North Of A Miracle set out his stall; a production masterpiece by Beatles engineer Geoff Emerick (XTC had initially wanted to produce Heyward), it contained heavyweight session players; Uncut were to say retrospectively that “If Elvis Costello had released this album, it might just feature in the lower reaches of those lists of all-time greats.”
Nick’s career continued through the next decade and a half – supporting Wham! at Wembley at their farewell shows; shaving his moustache off on live TV; releasing charming records, of which his first two of the nineties From Monday To Sunday and Tangled chimed with Britpop. He played the record company game across the years – and he has great experience of major labels and sizeable Indies; Arista, Warner and Sony have all sought him out; when Alan McGee was flush with Oasis cash in the late 90s and wanted to sign his personal favourites, Nick Heyward was at the top of that list, and 1998’s The Apple Bed was released on Creation.
But those days are over – you don’t have to be a voracious follower of musical trends to know conventional release channels have altered forever. Nick teamed up with Pledge Music, the direct-to-consumer site that allows Nick to speak directly to his audience, who have made Woodland Dreams a reality. While the battle for the music industry was playing out as the 00s became the 10s, Nick stood aside from all this, released two albums under the radar, and got on with the business of life; seeing his children grow up, and finding love. “Up until the Creation time it used to really matter that you were not around – now it doesn’t seem to matter if you haven’t been around for one year or 20 years; you can pick up where you left off. It’s the way that music has turned out – there was a time when people cared about disappearance, but now there isn’t; it’s not an issue anymore.”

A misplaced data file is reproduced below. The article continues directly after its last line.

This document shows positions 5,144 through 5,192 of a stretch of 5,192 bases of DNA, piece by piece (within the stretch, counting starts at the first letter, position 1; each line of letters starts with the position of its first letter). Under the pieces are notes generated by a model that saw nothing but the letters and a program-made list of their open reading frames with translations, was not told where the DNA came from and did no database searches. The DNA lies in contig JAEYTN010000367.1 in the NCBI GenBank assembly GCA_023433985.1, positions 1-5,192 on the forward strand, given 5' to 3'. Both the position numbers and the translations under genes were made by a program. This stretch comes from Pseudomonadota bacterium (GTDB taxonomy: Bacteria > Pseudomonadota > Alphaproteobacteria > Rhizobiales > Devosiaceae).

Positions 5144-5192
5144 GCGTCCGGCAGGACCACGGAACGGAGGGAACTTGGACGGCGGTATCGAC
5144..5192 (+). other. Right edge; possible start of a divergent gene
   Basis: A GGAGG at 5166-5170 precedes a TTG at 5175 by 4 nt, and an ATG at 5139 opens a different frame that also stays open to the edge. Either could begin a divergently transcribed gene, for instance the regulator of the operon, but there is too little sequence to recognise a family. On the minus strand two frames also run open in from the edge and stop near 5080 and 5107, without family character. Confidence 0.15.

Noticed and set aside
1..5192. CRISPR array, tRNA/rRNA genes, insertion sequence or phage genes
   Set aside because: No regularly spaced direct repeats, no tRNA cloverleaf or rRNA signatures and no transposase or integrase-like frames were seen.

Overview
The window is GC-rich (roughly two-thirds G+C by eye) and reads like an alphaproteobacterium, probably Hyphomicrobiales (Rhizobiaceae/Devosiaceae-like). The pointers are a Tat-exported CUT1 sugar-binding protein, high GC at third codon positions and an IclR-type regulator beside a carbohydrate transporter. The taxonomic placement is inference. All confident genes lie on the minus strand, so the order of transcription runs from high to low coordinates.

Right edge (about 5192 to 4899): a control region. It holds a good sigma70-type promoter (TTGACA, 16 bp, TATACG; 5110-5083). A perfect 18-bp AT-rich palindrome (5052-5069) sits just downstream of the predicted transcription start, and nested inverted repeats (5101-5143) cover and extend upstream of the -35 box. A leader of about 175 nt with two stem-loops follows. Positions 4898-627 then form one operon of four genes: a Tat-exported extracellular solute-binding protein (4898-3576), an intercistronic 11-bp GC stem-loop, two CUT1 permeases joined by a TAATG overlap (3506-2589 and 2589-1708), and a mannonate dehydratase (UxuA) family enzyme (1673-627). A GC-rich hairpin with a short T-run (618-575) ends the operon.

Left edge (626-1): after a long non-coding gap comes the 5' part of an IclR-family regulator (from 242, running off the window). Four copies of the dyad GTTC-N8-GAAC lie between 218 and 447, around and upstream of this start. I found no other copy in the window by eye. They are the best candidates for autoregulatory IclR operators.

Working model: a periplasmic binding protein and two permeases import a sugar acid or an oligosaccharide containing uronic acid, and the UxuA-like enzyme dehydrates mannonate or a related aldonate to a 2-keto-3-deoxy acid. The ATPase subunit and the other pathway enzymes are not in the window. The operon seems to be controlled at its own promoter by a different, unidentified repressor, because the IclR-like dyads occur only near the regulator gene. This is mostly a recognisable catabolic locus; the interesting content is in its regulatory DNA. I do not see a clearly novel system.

The democratisation of music through streaming services means that people can graze tunes because they like them, or like the name of the artist, without worrying what the music press says – today it boils down to ‘do I like this record or not’? And with Woodland Echoes, there is a great deal to love. That said, Nick has had more than his fair share of adulation in the past – Danny Baker raved about Pelican West in NME, and Nick pulled off the remarkable feat of being feted simultaneously by Smash Hits and The Face. “This feels to me like the first part of a solo career,” Nick says. “I don’t really see it as ‘solo’; I just make music, that’s what it is. When you’re a writer, that’s what you do, you don’t see yourself as a ‘solo’ writer. This is the first time in years I feel confident and I believe in myself. I want to do it properly; that means having a manager; it’s taken me years to get to this point – I’ve got two things right in my life now – my lady and my manager; they were the two things I had missing.”